The Patriot’s Ball was held on Friday evening of November 3, at the University of the Pacific in Stockton, and was a delightful evening. I wore my Navy “mess dress” accompanied by my wife in an evening gown who always looks stunning. I was asked to offer the Invocation for our Ball, and also a special prayer for a Gold Star family.

Next up was the Annual Show of the Golden Valley Chorus, Saturday evening, November 4, at the Turlock Community Theater. This is a chorus I joined at its inception in 1997. The theme of our show this year was “A Tribute to the USO.” We had a great audience and the guest quartet we had was fantastic! “Newfangled Four” formed just a few years ago, and were soon crowned the Barbershop Harmony Society’s (BHS) “International Collegiate Quartet Champions in 2013”. These four young barbershop singers are sensational! They brought the house down. Our hobby is in good hands with these young guys! Check them out on You Tube.

Then on Tuesday, November 7 I was asked by Supervisor Chuck Winn to attend the meeting of the San Joaquin County Supervisors in Stockton where they annually honor veterans. The chambers were filled with veterans from throughout the county. This time I was asked to offer the Benediction for this special tribute to veterans.

Last year my granddaughter Alyssa was in third grade. Her teacher, Mrs. Thomason, asked me then if I would come and speak to the class about the meaning and purpose of Veterans Day. This year, she invited me back to speak to her third-grade class. Since she is friends with Alyssa’s fourth grade teacher, Mrs. Stevens, I was asked to speak to this class as well. Another teacher, Miss Rigg, heard of this, and also asked me to speak about Veterans Day to her third graders. That was on successive days, November 8 & 9.

On Friday, November 10, I spent the day celebrating the 242nd Birthday of the United States Marine Corps (November 10, 1775, Tun Tavern, Philadelphia). I was decked out in my mess dress uniform again for this next occasion, which was the annual Marine Corps Birthday Luncheon at the Sutter Club in Sacramento, located a couple of blocks from the state capitol. I ran into a good friend, Dave Fisher, at the luncheon. We served together after I returned from Vietnam.

Once back in Ripon that afternoon, I met up with my friend, Rick Van Unen, a former Marine (Recon, Vietnam), and a friend of his who was a retired Marine colonel. We sat and visited for about an hour, sharing Marine stories, most of which were true. Rick always hosts a Marine Corps Birthday gathering at his home on November 10th. However, I was committed to attending the Marine Corps Birthday Ball, hosted by the Stockton Marine Corps Club at the Hilton in Stockton.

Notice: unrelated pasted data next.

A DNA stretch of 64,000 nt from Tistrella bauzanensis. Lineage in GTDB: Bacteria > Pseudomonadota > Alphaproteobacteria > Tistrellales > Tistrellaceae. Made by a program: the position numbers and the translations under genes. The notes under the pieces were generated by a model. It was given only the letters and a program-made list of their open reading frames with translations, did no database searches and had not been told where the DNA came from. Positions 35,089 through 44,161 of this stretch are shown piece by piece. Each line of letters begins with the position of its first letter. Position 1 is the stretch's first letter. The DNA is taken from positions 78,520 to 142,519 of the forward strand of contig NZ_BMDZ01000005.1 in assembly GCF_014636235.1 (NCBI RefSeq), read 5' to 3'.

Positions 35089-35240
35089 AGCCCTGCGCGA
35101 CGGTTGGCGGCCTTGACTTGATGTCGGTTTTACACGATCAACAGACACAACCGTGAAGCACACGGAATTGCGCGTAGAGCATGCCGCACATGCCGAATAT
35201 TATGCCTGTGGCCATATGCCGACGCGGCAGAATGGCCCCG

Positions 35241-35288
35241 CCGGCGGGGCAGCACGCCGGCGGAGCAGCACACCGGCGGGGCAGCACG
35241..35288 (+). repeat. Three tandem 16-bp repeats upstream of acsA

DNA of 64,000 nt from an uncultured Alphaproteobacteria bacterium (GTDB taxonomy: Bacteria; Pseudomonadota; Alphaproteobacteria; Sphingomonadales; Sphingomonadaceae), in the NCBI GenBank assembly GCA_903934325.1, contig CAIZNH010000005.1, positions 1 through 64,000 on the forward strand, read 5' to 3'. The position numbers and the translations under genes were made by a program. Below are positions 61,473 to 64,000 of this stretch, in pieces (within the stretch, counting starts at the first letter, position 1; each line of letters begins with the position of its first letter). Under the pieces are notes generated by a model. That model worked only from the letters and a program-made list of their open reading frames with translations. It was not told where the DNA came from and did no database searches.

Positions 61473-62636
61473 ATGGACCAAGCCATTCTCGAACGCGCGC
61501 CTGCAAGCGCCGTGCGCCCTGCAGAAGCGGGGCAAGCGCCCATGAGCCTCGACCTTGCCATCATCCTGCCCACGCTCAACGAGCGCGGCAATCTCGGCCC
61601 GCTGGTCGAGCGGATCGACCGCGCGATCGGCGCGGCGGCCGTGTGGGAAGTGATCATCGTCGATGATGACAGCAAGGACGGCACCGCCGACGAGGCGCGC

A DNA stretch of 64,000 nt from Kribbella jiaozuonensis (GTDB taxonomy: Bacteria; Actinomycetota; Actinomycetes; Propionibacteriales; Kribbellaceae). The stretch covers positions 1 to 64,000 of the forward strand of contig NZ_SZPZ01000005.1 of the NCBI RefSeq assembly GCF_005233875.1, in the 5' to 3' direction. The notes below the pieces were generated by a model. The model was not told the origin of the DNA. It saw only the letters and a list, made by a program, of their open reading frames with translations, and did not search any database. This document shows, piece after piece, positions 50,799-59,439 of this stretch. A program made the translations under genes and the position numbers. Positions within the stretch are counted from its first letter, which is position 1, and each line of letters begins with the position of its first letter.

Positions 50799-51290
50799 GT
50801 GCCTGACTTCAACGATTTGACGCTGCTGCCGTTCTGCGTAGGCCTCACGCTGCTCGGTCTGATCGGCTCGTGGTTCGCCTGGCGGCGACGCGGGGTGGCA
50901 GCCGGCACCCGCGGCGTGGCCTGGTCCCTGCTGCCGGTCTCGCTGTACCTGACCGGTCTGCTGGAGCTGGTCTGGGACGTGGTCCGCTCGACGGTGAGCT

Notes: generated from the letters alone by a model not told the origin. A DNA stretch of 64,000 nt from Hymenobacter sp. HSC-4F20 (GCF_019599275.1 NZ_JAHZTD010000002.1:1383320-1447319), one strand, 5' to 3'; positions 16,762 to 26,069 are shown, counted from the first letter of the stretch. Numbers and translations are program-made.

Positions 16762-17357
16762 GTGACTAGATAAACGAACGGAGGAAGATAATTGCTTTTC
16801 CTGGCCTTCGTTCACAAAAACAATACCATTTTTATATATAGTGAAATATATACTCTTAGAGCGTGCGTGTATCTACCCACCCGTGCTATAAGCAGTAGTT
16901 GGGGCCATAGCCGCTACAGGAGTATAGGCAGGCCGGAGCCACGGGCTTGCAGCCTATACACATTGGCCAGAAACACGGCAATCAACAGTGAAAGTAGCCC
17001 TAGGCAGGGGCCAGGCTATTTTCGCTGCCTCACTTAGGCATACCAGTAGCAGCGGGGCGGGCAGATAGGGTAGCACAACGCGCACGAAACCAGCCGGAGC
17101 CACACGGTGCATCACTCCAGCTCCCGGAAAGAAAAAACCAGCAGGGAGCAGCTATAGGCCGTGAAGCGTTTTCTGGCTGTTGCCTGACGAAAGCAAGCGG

Isaura and I once again, put on our evening formal wear, joined by our friends, Elwood & Patricia Cooper, and it was off to the Ball. Elwood served in the Army’s 101st Airborne in the late 1950s. I have told Elwood in the past that every person who has served in another military outfit other than the Marine Corps, needs to attend a Marine Corps Birthday Ball. The pomp and ceremony is like nothing else. It is an evening not to be forgotten. And again, I was privileged to be asked to offer the Invocation. And the ladies love to dress up!

On Saturday, November 11, the Ripon American Legion Post 190, in conjunction with the Ripon Veterans of Foreign Wars Post 1051, hosted a Veterans Day event at the Ripon Veterans Wall. They asked me to speak about the POW/MIA issue that still haunts us to this day. Did you know that from World War Two to today there are more than 83,000 men and women still listed as POW/MIA (Prisoner of War, Missing in Action) unaccounted for? Even with the advances in detection through DNA only about seventy of our missing are identified each year.

At this event, a small table and an empty chair was set up with a number of articles on display. This has become a sacred event in many military social events, reminding all present that our POW/MIAs are not with us. I asked if this was going to be explained to the crowd that attends this annual event in Ripon. They asked me if I would be willing to do it. So, I worked with my nine-year-old granddaughter Alyssa, and had her ask me questions about this empty chair and all the articles associated with it: white table cloth, lighted candle, Bible, inverted wine glass, red ribbon, red rose in a vase, American flag, salt sprinkled on the plate, and a slice of lemon. My daughter, Laura, recorded it on her phone. You can see it on my FaceBook page, .

Finally, that evening, the Golden Valley Chorus (GVC) sang at the “Better Together” annual event at the Mormon Church in Modesto. Musical groups from churches and schools each perform a couple of numbers. People “pay” for the performance by bringing non-perishable food which will be distributed to those organizations in our area who feed the hungry. The GVC finished by singing the Armed Forces Medley. Since this was Veterans Day, we asked anyone who had ever served in the military to stand when they heard their service song. We do this every year, and it’s always a crowd favorite.